Sunday September 10, 2017. Hobbs State Park-Conservation Area. Meet at 9 AM in the parking lot for Sinking Stream Trail and Historic Van Winkle Trail. Both share the parking area on highway 12 east of Rogers. Spotted Jewelweed is dense along the spring runs, especially in Van Winkle. As this is peak for southward migration of Ruby-throated Hummingbirds, they may be numerous in the flowering jewelweed. Other interesting native flowers here, too, including Great Blue Lobelia. These are both relatively easy and often birdy walks (each about 0.5 miles) with numerous interesting native plants. Historic Van Winkle Trail is accessible for those with mobility impairments.


Sunday October 8, 2017. Ninestone Land Trust in Carroll County. No finer spot to see fall in the Ozarks plus birds typical of the region. Meet at Ninestone by 9 AM. Easy hike, bluffs, waterfalls. Bring something to share for a fun social pot lunch at noon in front of waterfalls. Info:


Saturday evening November 4, 2017. Field trip to Ozark Natural Science Center for
trapping and banding Northern Saw-whet Owls. We are invited to join Mitchell Pruitt,
Kim Smith and others working on this owl project. This is expected to be the
migration peak, based upon existing records. Meeting time will be around 7 PM. More
details will be provided as we get closer to the date.

Saturday November 4 and Saturday November 18, 2017. Loon migration cruises on Beaver
Lake. The cruises will be Saturday Nov 4 and Saturday Nov 18, starting time 10 AM
each day, from Rocky Branch Marina. They will be offered by Hobbs State
Park-Conservation Area, following the same format they use for their popular winter
Bald Eagle cruises. There are about 20 seats on the boat. The cost is $10 per person
(cash, check, or credit card at registration). These cruises are limited to adults.
Hobbs provides life jackets that must be worn by all participants. Cruises will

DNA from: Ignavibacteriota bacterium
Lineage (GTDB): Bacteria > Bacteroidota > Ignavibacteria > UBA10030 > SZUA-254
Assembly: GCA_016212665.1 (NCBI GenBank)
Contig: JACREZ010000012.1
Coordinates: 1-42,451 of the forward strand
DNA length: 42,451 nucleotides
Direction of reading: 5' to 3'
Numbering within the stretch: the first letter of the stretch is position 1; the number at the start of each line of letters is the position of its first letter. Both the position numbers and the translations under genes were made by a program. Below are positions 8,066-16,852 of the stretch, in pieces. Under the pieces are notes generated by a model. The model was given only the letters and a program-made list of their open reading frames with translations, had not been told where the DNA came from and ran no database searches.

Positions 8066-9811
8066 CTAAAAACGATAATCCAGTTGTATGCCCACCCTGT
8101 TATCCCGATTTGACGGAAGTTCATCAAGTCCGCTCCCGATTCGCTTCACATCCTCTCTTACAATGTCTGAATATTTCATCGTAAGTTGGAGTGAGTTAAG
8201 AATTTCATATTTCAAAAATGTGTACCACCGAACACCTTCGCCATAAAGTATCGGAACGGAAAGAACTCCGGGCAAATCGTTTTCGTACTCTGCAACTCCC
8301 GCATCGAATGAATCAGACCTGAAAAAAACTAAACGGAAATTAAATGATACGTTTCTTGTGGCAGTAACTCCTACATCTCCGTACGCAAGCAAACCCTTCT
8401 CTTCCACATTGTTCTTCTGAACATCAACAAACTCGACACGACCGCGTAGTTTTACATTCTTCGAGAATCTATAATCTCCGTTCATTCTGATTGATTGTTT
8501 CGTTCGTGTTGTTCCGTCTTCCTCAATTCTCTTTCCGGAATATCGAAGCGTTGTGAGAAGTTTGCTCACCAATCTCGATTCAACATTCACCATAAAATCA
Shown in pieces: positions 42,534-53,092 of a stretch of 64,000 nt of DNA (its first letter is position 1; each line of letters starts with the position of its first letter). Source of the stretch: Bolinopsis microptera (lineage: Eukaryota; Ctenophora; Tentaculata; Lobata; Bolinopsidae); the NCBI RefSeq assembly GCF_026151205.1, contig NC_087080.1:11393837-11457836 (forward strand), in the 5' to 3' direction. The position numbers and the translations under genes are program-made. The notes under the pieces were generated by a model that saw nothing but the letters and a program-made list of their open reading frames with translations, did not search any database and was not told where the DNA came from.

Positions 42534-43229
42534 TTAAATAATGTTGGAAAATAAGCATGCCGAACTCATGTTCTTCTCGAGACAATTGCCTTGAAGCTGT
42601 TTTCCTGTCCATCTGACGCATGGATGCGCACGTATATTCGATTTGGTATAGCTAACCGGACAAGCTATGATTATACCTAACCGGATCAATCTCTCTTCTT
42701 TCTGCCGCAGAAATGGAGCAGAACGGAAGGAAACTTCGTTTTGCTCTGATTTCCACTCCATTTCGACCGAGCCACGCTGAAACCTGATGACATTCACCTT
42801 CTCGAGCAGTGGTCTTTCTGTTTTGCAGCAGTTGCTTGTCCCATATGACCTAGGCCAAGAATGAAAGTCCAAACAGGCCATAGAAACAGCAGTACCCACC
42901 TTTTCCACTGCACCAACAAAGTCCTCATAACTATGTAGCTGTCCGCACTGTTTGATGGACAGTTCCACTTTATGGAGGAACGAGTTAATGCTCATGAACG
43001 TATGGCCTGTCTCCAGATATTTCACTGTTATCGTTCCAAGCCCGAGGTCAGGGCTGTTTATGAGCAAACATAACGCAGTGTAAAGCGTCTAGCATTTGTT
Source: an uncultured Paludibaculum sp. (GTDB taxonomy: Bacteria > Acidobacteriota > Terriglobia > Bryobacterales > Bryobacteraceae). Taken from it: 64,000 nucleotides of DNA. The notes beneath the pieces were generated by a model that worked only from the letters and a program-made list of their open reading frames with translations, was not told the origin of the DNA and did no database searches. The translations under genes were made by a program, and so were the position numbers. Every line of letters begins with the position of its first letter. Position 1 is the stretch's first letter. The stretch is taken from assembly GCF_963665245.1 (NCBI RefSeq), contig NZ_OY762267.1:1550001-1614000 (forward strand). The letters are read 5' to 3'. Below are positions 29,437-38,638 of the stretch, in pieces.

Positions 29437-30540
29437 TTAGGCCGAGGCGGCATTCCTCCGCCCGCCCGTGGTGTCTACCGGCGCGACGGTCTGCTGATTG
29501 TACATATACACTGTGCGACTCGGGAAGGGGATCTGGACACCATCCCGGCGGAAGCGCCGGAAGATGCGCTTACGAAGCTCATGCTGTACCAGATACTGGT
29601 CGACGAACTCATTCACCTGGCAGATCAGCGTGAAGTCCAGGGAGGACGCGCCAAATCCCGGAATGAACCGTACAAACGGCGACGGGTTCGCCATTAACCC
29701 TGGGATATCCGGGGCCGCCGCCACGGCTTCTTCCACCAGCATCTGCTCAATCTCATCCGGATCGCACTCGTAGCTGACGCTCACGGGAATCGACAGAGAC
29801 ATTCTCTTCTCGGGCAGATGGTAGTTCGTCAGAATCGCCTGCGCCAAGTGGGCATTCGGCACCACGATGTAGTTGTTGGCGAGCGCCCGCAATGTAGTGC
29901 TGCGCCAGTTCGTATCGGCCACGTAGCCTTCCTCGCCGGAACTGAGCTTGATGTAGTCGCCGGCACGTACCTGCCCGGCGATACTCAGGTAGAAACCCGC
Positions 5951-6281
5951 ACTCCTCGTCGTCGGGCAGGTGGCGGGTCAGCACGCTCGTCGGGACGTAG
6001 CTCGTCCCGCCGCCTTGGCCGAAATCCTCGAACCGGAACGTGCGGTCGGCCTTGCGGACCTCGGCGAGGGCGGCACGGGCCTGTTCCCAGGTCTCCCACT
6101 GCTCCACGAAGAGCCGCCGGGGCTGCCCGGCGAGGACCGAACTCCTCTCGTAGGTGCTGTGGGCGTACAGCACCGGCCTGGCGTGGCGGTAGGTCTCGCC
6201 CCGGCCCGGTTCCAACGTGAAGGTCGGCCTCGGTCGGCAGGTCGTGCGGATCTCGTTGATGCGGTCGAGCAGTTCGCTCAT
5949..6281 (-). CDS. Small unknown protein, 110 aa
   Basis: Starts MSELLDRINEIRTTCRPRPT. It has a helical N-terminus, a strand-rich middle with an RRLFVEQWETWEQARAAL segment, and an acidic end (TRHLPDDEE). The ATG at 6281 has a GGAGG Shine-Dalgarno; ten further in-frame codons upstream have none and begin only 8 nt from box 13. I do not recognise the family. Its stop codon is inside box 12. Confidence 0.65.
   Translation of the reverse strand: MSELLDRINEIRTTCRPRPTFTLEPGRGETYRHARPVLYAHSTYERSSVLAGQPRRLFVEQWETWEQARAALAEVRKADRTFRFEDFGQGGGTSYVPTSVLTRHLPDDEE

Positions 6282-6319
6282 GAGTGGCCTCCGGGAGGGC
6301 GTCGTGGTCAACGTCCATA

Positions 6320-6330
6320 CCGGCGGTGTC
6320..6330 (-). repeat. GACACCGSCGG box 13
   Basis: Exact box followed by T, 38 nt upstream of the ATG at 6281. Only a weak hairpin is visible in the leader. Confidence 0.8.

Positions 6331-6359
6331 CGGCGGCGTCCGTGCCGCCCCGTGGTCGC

cover a broad area of the lake from Rocky Branch marina. Each cruise is about
2-hours. There will be experienced guides on both cruises. In past years, this has
been the most productive time to see the waterfowl influx, including loons (we have
seen Common and Pacific), several grebes species, many ducks species, eagles, gulls,
etc. The boat is a stable party barge. You must register ahead of time by calling
the park at 479 789 5000. The trips are cancelled and refunded if the wind is too
high or if there is really bad weather.

Saturday November 11, 2017. Fall waterfowl migration at Lake Fayetteville. Meet at 9
AM in the trailhead parking lot just off Crossover Road and just south of the
Botanical Garden (not parking lot adjacent Botanical Garden) for a short walk to
Mulhollan Blind. From the blind we will travel to the Environmental Study Centeri
viewing deck, then to north end of the dam (near ball fields and entrance to the
boat dock).


NWAAS annual membership meeting Saturday, December 2, starting at 2 pm at the
visitors center at Hobbs State Park-Conservation Area.
A very brief business meeting will be followed by a presentation on grassland bird research by UA-Fayetteville graduate student Alyssa DeRubeis. Her research focuses on nesting grassland birds at Callie’s Prairie (Lake Fayetteville), Woolsey Wet Prairie Wildlife Sanctuary, Chesney Prairie Natural Area, and Stump Prairie. Public is welcome. Do not need to be a member to attend.

Dickcissel     Nestlings

Dickcissel fledgling

Title: Dickcissel nesting success in restored and remnant prairies in NW Arkansas

Description: Prairie birds have declined more than any other bird group in North America--they need our help. Restoring grasslands may be a solution, but it begs the question: Are restored grasslands doing their job for prairie birds? This study compares nesting success of Dickcissels in restored and remnant grasslands in northwest Arkansas.

Alyssa is a Minnesota native that has been passionate about birds and other wildlife since she was three years old. She received her Bachelors degree in Wildlife Ecology at the University of Wisconsin Stevens Point. During and since college, Alyssa has worked in surveying and educational positions in South Dakota, Iowa, Alaska, Belize, and found her calling at the Ozark Natural Science Center. Here she met  Dr. Kim Smith, who is now her graduate advisor.

Fayetteville Christmas Bird Count Sunday December 17. After-count tally and social
at home of Doug James and Elizabeth Adam. If you are a beginning birder, you will be
able to join a group that includes at least one experienced birdwatcher. If your
home is within the boundaries of the CBC circle, you can stay at home and report the
birds that visit your feeder on count day as long as you have made prior arrangement
with the count compiler.